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Some Unix shared libraries provide an output when called from the command line as if they were executables. For example:

$ /lib/libc.so.6 
GNU C Library stable release version 2.13, by Roland McGrath et al.
Copyright (C) 2011 Free Software Foundation, Inc.
This is free software; see the source for copying conditions.
There is NO warranty; not even for MERCHANTABILITY or FITNESS FOR A
Compiled by GNU CC version 4.5.2.
Compiled on a Linux 2.6.37 system on 2011-01-18.

In a shared library of my own written in C, how can I provide this output? I've executed now a library I just made and I get a segment fault.

Note: I asked this previously on unix.stackechange.com http://unix.stackexchange.com/questions/7066/executing-a-shared-library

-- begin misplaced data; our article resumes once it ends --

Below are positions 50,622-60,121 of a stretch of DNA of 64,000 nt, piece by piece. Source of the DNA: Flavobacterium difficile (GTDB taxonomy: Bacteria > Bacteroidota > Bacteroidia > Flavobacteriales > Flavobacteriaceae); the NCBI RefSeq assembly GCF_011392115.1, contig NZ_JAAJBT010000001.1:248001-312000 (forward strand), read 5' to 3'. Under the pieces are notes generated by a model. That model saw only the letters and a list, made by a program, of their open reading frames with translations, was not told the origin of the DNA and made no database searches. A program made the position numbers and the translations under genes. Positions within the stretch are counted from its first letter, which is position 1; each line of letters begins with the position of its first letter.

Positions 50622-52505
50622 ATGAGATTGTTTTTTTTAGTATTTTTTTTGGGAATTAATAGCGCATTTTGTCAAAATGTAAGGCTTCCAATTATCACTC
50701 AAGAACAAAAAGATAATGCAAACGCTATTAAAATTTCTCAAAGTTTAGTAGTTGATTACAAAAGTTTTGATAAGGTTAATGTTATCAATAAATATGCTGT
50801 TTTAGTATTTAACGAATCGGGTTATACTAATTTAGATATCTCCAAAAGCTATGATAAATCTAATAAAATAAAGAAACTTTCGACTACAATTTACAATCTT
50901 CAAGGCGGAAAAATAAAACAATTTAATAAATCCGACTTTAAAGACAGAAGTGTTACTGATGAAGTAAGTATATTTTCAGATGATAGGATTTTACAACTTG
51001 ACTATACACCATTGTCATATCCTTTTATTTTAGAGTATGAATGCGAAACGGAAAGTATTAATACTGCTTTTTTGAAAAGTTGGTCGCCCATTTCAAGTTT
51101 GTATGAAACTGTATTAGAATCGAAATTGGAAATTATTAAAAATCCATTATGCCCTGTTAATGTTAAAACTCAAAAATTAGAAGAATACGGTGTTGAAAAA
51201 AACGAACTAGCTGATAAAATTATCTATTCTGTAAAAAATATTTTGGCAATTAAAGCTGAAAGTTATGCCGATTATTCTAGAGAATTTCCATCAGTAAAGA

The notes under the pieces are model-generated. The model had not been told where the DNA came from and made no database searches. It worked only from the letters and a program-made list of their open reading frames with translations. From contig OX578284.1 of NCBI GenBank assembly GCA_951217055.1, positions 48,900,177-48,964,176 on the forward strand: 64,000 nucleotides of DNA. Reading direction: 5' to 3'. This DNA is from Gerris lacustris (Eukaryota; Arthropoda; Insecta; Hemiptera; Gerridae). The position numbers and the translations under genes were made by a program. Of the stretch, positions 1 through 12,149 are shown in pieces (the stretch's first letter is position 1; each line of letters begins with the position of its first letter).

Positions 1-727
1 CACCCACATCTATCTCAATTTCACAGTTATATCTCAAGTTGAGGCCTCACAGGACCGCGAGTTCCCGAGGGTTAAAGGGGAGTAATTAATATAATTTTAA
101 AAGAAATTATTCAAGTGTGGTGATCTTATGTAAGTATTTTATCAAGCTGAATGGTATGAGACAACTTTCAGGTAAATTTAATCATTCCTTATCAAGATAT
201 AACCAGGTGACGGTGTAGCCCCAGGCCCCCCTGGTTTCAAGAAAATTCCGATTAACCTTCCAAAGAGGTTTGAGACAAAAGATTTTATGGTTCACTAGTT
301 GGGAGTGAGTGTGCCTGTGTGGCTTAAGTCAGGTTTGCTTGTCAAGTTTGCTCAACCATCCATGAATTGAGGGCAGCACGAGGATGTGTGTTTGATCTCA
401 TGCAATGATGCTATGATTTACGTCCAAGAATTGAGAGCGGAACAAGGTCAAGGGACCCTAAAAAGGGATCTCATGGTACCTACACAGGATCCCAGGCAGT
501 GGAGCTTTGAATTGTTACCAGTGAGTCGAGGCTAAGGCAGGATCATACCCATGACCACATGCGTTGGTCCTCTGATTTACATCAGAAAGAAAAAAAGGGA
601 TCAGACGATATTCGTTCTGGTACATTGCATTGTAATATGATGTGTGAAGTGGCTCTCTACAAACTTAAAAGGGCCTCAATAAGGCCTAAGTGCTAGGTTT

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See also stackoverflow.com/questions/1449987/… –  Brian L Feb 10 '11 at 22:13
@BrianL. Thanks, very interesting! –  franziskus Feb 10 '11 at 22:22

1 Answer 1

The below definition of main is responsible for printing the output you see. It is defined in csu/version.c of the source tree of glibc. I hope this helps.

#ifdef HAVE_ELF
/* This function is the entry point for the shared object.
   Running the library as a program will get here.  */

extern void __libc_main (void) __attribute__ ((noreturn));
__libc_main (void)
  __libc_print_version ();
  _exit (0);
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